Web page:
A Laid-Back Kevin Dillon Follows Big Brother Matt into Teen-Star Heaven
Now the kid brother is also in films, though compared with Matt's run of hits (My Bodyguard, Tex, Flamingo Kid), Kevin is barely out of the starting gate. He appears in the recently released Heaven Help Us, a saga of growing up in a Brooklyn Catholic boys' school. Kevin's role is that of Rooney, the class cutup given to sabotaging the furniture to create crashing effects. He plays the sort you'd love to loathe, yet somehow end up liking.
Does art reflect his own life? "I was a class clown," admits Kevin, who graduated from high school last year, "but I'm not a bully." Rooney, for example, uses "faggot" as his standard salutation. "I don't use that word," says Kevin, "Oh, when I was younger, I might have said to one of my brothers, 'Come on, you faggot, play football,' not meaning a homosexual, but a sort of wimp. Anyway, the word means a bundle of sticks. That's what the dictionary says."
Dillon's experience with parochial school was limited to the elementary grades. "If I stepped out of line, the nuns grabbed me by my ear or hair. That hurt," he remembers. But he is quick to add that he was usually at fault. Coming from a family of regular churchgoers, Kevin says, "I'm a good Catholic—most of the time."
His previous experience as an actor was limited to school plays. In the eighth grade he was a leather-jacketed Petruchio on a motorcycle in a modernized version of The Taming of the Shrew. "I go onstage like a slob, and everyone says, 'Hey, look at this guy.' " he says. "The dialogue was hard to pick up—you know, a lot of 'thees' and 'thous'. But it was fun."
A nice thing about having an actor brother is that you can accompany him to New York Film Festival premieres, which is where Kevin was discovered at 17. A theatrical agent asked whether he would be interested in acting, and he replied coolly, "Yeah, I could be." One thing led to another, and a year later he got his first role in a low-budget TV film called No Big Deal. "And that's what it was," says Kevin, laughing. To date, the show has not aired.
Then last year, during the casting for Heaven Help Us, Kevin met director Michael Dinner, who was not immediately impressed. Dinner recalls, "There's already such a wave of younger brothers around—the Rob and Chad Lowes, the Christopher and Sean Penns—that I really wanted to avoid the whole syndrome." Once Kevin went before the cameras, though, the director changed his mind. Dinner explains: "Kevin is an instinctual actor with a lot of self-confidence, which is one reason why he's so camera-smart. Like Matt, he has a natural quality, and also there is this sweetness about Kevin. I needed someone who could be a little rat and also be sweet, and that's what Kevin brought to his character."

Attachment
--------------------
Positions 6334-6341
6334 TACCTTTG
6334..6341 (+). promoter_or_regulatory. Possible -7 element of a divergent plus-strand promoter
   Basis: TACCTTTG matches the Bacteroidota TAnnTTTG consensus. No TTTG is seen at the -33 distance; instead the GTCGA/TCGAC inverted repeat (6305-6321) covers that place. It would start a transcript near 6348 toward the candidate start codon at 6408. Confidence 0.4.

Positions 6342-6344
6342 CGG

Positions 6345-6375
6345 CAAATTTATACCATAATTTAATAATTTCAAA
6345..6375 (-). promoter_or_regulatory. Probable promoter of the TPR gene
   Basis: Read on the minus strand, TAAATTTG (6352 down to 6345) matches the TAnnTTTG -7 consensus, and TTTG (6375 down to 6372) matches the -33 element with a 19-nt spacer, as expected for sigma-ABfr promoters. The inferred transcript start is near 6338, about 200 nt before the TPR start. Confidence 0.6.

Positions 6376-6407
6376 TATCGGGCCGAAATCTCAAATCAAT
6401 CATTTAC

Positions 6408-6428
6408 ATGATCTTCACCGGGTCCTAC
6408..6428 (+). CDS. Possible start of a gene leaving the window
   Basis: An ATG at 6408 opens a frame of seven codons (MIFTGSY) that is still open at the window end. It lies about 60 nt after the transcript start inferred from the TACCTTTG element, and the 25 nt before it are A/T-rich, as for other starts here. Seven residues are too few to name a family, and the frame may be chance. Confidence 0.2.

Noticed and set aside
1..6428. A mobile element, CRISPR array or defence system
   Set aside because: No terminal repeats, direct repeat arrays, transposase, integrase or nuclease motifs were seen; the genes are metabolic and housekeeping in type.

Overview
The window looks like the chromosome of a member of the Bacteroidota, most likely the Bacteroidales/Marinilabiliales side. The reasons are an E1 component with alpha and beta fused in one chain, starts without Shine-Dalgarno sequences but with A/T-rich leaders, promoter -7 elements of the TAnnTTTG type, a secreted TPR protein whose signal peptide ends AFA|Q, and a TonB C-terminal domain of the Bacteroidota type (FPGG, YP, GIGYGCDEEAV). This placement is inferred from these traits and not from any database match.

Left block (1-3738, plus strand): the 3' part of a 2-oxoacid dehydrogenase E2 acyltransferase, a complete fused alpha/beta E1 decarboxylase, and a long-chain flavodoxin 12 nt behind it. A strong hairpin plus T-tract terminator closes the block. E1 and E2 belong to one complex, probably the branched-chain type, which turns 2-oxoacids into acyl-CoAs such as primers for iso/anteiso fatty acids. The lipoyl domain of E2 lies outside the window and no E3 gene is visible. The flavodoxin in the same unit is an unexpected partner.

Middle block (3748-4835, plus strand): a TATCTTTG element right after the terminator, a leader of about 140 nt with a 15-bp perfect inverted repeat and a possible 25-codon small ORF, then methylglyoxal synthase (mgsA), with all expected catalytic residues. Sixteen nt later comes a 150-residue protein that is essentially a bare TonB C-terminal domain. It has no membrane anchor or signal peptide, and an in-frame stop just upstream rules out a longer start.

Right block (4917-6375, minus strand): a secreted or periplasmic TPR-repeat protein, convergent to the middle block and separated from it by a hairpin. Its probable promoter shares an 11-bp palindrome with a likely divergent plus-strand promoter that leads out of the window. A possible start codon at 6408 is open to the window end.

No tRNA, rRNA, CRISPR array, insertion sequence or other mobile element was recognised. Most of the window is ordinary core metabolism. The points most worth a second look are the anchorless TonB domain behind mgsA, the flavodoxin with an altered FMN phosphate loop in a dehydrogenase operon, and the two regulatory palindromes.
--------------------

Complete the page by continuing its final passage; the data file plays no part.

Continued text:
A family with actor brothers seems perfectly suited to nurture sibling rivalries, and Kevin has not completely escaped them. He resents, for example, always being introduced as his brother's brother. "We have the same cheekbones, but we have different-looking faces," he says. "Matt's hair is wavy, mine's curlier. He's a lefty, I'm a righty. I have a different-looking nose, and my ears are pointed. I want to be myself." Yet, beginning with their dad, Paul, an investment manager, and their mom, Mary Ellen, both in their 40s, all the Dillons seem close-knit. There's Paul Jr., 22, now a model with the avant-garde Click agency, followed by Matt, Kevin and their only sister, Kate, 17, followed in turn by Tim, 16, and Brian, 13.
Kevin seems almost the generic teen. His conversations are punctuated with "heys," "yeahs" and "ums." He favors tight faded blue jeans and a black leather jacket. He wheels around on his Kawasaki motorcycle. He admits to no steady girl, only to eclectic tastes ("I like tall ones, short ones, you name it"). An "okay student" by his own description, he has not yet thought deeply about his future or career. If acting doesn't work out for him, he will go to college or perhaps take up art seriously. Still, for the moment, he says, "I like everything about acting. I like the feeling that comes from watching myself up there become someone else."